These quick takes on chain lubes would more accurately be called overviews, because it’s virtually impossible to conduct any kind of truly objective rating or review of a motorcycle chain lube.
To truly understand the effect a chain lube might have on chain life would involve setting up a laboratory trial.
This would need something like a motorized shaft holding a dozen or so sprockets and identical chains.
The system would rotate at various speeds, driven by an electric motor.
A series of stresses would be placed on the system, with bumps and torque changes, starts and stops and heating and cooling cycles so that each chain would experience identical stress.
One chain and sprocket assembly would be left dry, while the others would be lubed per the chain lube manufacturer’s instructions. The system would then be set in motion and run this continuously for a few weeks to see what happens.
But that’s the easy part — an industrial lab capability would be required to analyze each chain, sprocket, link and O-ring to see which chain lube worked best.
Unfortunately, that’s way beyond our capabilities, and apparently many others; we don’t recall ever reading about this type of test being conducted.
So, that leaves us with our totally subjective motorcycle chain lube user reviews.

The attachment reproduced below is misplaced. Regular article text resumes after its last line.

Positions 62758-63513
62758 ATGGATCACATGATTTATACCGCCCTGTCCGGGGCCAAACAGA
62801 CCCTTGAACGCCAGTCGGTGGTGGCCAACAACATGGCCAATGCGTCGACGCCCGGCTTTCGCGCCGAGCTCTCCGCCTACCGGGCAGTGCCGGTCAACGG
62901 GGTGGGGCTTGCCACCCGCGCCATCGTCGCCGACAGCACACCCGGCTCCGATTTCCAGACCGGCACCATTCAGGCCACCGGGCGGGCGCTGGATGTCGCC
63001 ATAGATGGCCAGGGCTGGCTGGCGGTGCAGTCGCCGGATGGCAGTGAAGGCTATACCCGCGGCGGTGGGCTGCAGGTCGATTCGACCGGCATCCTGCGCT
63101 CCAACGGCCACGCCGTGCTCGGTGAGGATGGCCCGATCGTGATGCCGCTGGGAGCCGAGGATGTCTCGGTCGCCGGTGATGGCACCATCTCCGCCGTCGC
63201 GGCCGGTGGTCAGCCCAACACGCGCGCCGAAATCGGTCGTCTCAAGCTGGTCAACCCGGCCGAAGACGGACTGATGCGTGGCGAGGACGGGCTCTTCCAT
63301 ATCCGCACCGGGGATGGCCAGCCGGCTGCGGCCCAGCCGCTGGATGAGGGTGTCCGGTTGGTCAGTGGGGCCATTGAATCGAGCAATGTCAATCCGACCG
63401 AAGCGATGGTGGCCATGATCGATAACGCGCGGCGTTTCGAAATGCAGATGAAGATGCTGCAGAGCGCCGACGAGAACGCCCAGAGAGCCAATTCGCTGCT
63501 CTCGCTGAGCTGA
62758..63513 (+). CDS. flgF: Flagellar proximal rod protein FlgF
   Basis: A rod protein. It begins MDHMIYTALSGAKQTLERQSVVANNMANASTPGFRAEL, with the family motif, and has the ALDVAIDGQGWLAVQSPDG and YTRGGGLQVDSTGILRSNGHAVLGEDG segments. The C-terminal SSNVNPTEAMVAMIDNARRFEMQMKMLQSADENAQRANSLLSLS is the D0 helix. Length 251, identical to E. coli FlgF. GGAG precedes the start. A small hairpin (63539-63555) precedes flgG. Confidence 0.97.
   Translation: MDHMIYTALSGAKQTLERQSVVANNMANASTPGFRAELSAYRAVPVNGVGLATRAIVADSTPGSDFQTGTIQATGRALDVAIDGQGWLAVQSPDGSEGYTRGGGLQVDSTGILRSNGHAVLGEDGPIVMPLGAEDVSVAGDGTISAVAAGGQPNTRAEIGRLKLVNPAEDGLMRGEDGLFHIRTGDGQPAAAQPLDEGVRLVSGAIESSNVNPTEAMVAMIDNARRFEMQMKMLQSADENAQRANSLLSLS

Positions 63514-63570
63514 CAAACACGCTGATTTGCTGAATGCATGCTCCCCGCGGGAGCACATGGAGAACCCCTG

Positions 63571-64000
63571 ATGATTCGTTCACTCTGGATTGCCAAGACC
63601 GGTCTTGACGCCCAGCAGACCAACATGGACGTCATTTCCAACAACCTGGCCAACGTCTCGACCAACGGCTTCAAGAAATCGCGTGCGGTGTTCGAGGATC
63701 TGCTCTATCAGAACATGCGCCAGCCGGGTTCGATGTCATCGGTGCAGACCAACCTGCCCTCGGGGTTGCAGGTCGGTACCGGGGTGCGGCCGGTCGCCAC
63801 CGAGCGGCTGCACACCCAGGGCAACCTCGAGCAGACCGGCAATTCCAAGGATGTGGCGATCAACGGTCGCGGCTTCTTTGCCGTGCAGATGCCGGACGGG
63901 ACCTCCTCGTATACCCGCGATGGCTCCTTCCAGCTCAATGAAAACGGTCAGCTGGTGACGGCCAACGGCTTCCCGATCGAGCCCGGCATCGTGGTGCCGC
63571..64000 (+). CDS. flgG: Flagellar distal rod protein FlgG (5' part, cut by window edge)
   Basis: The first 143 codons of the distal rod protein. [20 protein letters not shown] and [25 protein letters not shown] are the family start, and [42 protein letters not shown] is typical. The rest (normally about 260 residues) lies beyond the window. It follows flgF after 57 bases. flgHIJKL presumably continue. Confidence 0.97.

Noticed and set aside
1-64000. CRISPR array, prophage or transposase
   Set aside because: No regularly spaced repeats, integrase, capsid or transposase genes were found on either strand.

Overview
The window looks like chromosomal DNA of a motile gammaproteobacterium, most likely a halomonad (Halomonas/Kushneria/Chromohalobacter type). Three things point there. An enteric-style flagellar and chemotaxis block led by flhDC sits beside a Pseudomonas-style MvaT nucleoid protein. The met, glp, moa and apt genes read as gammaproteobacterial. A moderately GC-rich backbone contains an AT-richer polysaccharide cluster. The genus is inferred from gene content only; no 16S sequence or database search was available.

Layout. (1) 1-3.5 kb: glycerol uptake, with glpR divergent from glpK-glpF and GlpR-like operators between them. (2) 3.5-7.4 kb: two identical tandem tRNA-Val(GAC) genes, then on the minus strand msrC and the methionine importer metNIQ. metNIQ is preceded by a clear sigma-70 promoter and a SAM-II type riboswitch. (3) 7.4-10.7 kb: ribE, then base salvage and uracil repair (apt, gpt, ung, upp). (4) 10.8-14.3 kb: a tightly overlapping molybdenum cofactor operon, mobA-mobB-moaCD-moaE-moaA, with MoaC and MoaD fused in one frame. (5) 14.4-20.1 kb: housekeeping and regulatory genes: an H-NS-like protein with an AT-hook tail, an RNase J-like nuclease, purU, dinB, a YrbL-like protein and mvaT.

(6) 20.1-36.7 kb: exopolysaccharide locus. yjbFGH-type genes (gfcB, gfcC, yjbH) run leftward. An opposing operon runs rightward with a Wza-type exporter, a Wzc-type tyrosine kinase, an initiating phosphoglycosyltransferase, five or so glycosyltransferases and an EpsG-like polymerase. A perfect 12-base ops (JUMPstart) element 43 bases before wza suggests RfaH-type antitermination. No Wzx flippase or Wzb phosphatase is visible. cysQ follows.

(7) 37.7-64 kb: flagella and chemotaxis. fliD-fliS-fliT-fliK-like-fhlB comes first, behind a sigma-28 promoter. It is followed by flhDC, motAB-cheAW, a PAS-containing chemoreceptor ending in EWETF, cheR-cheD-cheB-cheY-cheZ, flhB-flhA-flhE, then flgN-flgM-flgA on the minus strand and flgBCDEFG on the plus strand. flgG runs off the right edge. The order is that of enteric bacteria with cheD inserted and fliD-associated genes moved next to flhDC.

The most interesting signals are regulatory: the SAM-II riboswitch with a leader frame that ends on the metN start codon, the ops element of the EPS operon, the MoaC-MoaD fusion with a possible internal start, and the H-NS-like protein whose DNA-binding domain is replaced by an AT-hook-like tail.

This means that the lubes are evaluated based on criteria like ease of application; how much or how little sticky residue is left; and using the old eyeball opinion on how long the lube seems to last.
Again, this is completely subjective and based on our experience, as are all webBikeWorld reviews, so your experience and opinions may differ.
Motorcycle Chain Lubes
There is no logical rhyme or reason why this particular group of chain lubes was selected; they just happened to be available, they looked interesting and we hadn’t tried them yet.
The benchmark for motorcycle chain lubes is the tried-and-trusted DuPont Teflon Multi-Use spray. It’s cheap, it’s available just about everywhere and it works. It’s also the favorite of many webBikeWorld readers and has been for years.
Spray it on and the liquid carrier magically evaporates, leaving behind a dry Teflon-laced lubricating residue.
The product is easy to use and it doesn’t leave any sticky residue that would only serve to attract more dirt.
The rest of the lubes described in this report are compared to the benchmark DuPont product, which is still #1 in our opinion. The Original Bike Spirits was our favorite in this group, but the DuPont product still has them all beat.
By the way, besides choosing which chain lube type and brand to use, the jury is still out on how much lube to use and when to lube.
Some riders are fanatical about keeping their chain clean and properly lubed, while others have a “Oh, that’s right — I’m supposed to lube the chain” attitude and the chain gets a spritz every now and then when the owner remembers.